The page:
Portland City Councilor Mark Dion won 51.5 percent of the vote, compared with 48.5 percent for Councilor Andrew Zarro, after a ranked-choice runoff for the office of mayor.
Campaign manager Cheryl Leeman hugs Mayor-elect Mark Dion as the results of Tuesday's election were announced at Portland City Hall on Wednesday morning. Credit: Troy R. Bennett / BDN

Portland City Councilor Mark Dion narrowly held off a progressive colleague to become the city’s fourth mayor since the position became a full-time elected office in 2011.

Dion, a former Cumberland County sheriff and state lawmaker who ran for governor in 2018, clinched the mayor’s seat after a ranked-choice voting count at City Hall on Wednesday. He held a commanding lead in the first round of voting during Tuesday’s election.

The mayor-elect won 51.5 percent of votes, compared with 48.5 percent for Councilor Andrew Zarro, a progressive who was the runner-up after outpolling Councilor Pious Ali, former Councilor Justin Costa and newcomer Dylan Pugh. The latter three were eliminated from the race. Voters who picked them first had later-round choices reallocated to Dion or Zarro.

While Dion was a liberal Democrat at the state level, he stood out as the most conservative hopeful in Maine’s largest city and a liberal bastion. He was the only candidate to oppose raising the hourly minimum wage past the $15 it is set to rise to next year and emphasized public safety more than anyone when discussing the homelessness crisis.

He owes his seat to the more suburban areas of the city, winning a commanding 57 percent of in-person votes in the ward that includes his neighborhood of North Deering along the Falmouth line. Zarro and Ali won the more progressive wards in the city’s core, then the runner-up benefited from a disproportionate share of Ali’s first-round voters.

But it was not enough to edge out Dion, a 68-year-old lawyer who carried a 13-point lead on Zarro going into the ranked-choice count. He will now try to cement a mayoral position that has failed to become a steady part of the city’s civic life over the past decade.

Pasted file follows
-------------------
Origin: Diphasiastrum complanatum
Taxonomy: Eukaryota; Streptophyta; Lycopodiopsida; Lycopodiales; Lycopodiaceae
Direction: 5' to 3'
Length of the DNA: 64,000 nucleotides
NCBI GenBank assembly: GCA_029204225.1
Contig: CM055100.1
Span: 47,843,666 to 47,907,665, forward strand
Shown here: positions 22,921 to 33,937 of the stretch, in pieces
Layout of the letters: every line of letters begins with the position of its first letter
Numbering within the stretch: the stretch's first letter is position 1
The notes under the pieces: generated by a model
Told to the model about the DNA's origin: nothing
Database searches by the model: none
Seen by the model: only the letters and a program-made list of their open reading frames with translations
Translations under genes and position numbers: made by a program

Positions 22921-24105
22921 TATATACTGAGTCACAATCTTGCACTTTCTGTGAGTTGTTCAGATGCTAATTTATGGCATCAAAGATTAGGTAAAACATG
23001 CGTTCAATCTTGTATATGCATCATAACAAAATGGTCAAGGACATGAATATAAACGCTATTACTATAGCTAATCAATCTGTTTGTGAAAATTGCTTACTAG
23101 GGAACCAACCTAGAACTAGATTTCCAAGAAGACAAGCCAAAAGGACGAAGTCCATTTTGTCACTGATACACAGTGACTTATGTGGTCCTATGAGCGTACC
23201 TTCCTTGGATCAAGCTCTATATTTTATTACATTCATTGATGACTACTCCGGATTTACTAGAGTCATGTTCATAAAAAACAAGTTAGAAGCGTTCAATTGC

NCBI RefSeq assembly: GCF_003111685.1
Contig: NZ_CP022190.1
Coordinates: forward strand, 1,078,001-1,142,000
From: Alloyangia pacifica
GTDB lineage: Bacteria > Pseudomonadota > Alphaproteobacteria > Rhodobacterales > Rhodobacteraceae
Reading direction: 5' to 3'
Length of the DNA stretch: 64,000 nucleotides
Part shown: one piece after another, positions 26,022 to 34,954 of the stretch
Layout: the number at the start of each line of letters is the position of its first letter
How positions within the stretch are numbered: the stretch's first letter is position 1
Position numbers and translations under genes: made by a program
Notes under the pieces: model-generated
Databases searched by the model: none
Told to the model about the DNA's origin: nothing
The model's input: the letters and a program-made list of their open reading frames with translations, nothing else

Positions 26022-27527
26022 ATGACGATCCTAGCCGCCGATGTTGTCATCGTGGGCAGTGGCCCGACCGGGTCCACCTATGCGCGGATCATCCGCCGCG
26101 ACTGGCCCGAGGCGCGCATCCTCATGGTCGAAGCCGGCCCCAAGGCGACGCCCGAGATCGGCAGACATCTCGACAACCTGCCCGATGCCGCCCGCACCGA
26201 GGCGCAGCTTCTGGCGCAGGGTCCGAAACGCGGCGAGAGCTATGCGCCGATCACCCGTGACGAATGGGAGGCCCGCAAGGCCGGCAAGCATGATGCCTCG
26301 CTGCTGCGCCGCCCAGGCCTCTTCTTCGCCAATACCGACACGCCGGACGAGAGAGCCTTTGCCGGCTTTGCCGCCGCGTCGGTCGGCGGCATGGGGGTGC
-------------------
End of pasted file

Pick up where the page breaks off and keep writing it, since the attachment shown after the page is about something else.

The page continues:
After one term, the first elected mayor, Michael Brennan, was beaten by the second, Ethan Strimling. Then Strimling was ousted in 2019 by Kate Snyder, who declined to run for a second term as mayor after working through the COVID-19 pandemic.

While the mayor’s position comes with a salary in the low six figures, the mayor has only limited authority with a main job description of merely articulating city goals. Nearly two-thirds of Portland voters rejected charter changes last year that would have allowed the mayor to nominate the city manager, pick department heads and veto ordinances.

Zarro, who represents a district in East Deering and the Back Cove area, built his campaign around an ambitious housing plan calling for 12,000 new units in 10 years with stronger tenant protections and a racial equity effort. 

Dion retorted that Zarro’s plans were unrealistic, saying Portland needs more housing but that the characters of neighborhoods should be preserved. His housing plan revolved around stopping interventions in the market and building low-income units.

While Dion’s election was a setback for the city’s most liberal wing, the more progressive candidates won the three City Council races on Tuesday’s ballot, including incumbent April Fournier and newcomer Kate Sykes, an activist who has worked with the Maine chapter of the Democratic Socialists of America and will replace Dion.

Michael Shepherd joined the Bangor Daily News in 2015 after time at the Kennebec Journal. He lives in Augusta, graduated from the University of Maine in 2012 and has a master's degree from the University...